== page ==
How you can help

AS the cost-of-living crisis bites, volunteers are more vital than ever before in supporting communities and helping those struggling in the challenging economic climate.

A new report from Volunteering Australia, features the latest national volunteering data, providing insights into how volunteering is changing including the challenges faced by the community.
The report also highlights new areas of opportunity which are being highlighted this National Volunteer Week (May 20-26).
More flexible volunteering opportunities have emerged, and the wellbeing benefits of volunteering are particularly important in challenging times.
However people are finding it difficult to prioritise volunteering, or afford the potential costs associated, such as transport or fuel.
In fact, a quarter (26 per cent) of young people say they don’t volunteer due to financial reasons, while just over half (54 per cent) of volunteers say they’ve incurred out-of-pocket expenses from volunteering.
Formal volunteering, where people volunteer through organisations, has gradually declined over the past 10 years but is still highest among people aged 40-54 years.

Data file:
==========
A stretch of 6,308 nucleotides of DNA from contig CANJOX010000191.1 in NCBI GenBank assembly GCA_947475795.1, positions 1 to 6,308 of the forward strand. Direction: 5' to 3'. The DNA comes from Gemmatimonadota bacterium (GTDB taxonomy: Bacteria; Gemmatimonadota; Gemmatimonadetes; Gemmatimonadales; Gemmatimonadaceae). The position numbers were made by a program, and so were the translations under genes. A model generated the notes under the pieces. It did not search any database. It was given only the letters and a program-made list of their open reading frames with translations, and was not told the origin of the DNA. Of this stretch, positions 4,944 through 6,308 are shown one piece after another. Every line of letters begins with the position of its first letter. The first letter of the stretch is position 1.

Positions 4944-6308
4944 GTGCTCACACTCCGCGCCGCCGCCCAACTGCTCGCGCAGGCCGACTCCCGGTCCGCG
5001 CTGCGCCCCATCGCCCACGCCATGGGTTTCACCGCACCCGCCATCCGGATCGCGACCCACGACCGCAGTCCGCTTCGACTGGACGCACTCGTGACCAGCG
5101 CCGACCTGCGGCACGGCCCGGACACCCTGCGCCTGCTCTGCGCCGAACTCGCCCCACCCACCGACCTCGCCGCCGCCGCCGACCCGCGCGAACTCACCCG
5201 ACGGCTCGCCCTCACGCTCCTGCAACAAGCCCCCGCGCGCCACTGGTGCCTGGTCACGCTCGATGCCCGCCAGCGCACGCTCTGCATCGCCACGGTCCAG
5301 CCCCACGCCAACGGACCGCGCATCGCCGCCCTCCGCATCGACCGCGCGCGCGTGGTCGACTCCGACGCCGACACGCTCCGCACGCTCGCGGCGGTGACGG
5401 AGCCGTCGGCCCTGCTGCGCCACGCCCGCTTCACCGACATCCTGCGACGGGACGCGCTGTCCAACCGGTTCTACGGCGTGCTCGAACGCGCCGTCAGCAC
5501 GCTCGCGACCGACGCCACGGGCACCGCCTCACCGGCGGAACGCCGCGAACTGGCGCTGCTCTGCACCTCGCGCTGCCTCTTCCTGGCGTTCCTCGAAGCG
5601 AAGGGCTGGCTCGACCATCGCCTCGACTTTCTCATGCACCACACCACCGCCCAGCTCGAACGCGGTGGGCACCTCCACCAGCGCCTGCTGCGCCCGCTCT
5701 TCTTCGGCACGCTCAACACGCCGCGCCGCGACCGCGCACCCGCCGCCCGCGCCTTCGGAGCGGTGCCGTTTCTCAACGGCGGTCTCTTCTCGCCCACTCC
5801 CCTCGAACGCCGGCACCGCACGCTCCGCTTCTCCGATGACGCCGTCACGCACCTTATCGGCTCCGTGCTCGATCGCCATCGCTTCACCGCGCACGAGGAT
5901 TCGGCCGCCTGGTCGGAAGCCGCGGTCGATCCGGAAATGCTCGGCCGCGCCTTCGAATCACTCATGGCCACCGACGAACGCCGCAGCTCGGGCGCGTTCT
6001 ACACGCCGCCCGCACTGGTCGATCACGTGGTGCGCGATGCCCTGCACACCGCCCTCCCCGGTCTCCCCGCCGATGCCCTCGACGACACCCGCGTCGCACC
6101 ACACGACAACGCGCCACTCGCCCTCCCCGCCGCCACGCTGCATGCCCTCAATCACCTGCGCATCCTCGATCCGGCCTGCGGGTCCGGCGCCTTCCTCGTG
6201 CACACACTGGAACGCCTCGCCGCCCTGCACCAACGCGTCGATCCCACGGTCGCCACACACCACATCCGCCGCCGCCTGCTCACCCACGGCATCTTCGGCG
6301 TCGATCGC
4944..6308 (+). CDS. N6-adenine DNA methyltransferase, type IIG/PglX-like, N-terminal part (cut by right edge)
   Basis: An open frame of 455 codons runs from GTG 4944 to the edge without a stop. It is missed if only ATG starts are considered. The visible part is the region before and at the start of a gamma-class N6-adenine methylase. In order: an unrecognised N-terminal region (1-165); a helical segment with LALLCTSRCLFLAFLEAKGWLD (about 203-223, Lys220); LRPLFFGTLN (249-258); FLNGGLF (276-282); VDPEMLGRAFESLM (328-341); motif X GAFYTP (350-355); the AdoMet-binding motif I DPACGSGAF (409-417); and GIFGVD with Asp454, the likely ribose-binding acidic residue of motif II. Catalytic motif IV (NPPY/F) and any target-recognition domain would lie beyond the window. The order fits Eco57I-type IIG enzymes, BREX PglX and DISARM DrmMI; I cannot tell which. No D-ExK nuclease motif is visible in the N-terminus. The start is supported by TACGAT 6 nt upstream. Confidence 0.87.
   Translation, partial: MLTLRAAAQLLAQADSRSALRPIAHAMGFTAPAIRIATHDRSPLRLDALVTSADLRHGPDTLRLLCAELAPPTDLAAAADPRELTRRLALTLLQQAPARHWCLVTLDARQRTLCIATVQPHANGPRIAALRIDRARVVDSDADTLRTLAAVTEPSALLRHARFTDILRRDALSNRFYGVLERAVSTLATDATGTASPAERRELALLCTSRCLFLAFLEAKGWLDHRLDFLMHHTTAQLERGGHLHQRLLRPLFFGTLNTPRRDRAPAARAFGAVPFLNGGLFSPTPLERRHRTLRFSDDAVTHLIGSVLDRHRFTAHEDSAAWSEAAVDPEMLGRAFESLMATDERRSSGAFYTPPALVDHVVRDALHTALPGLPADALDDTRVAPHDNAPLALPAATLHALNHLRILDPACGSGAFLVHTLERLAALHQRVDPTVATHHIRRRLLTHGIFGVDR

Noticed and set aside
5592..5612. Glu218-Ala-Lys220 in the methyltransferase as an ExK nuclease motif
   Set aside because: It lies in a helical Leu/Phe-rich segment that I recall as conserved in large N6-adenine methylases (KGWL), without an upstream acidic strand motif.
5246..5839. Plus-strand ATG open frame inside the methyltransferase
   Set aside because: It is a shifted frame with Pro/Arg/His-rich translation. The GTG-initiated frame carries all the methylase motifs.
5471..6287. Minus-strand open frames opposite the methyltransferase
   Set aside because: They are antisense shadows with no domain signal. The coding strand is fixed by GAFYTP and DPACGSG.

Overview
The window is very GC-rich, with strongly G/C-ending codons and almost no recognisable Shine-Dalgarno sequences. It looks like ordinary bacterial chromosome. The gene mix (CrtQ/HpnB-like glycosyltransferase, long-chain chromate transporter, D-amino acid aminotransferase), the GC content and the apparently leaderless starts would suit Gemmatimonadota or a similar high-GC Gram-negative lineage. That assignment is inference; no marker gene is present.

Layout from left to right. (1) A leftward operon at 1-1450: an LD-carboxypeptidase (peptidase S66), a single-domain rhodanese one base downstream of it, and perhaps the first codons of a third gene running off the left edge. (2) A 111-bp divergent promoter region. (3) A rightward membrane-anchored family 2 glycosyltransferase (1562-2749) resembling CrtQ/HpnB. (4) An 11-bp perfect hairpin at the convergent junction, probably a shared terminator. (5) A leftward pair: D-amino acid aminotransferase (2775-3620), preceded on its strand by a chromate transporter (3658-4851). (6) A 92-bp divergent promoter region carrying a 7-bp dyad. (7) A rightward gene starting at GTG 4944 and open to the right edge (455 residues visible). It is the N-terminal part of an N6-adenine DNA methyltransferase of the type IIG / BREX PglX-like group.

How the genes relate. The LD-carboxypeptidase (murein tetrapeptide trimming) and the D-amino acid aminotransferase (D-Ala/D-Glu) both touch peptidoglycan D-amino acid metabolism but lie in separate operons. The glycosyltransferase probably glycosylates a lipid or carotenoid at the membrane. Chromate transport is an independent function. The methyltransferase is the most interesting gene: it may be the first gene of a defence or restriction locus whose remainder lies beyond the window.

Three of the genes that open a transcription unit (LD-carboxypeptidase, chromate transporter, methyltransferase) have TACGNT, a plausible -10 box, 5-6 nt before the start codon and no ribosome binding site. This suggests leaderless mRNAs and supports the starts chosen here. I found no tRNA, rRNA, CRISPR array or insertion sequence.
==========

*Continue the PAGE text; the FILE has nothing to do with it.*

Informal volunteering, where people volunteer directly in the community, is significantly more common among people aged 25-39 years, and rates of online – or remote – volunteering has continued to grow in recent years.
Volunteering Australia CEO Mark Pearce says that this year’s National Volunteer Week theme, ‘Something for Everyone’, highlights the abundance of new opportunities for people to participate and contribute towards change.
“People in Australia are already volunteering for a wide variety of organisations, from sport and recreation (25 per cent) to environment (7 per cent) and animal welfare (5 per cent),” he said.
“Getting involved can be as simple as sharing your interests, helping out in your local community, or drawing on your experience to support others. There really is a volunteer role for everyone.”
People looking to start their volunteering journey, should visit or contact organisations in their local community.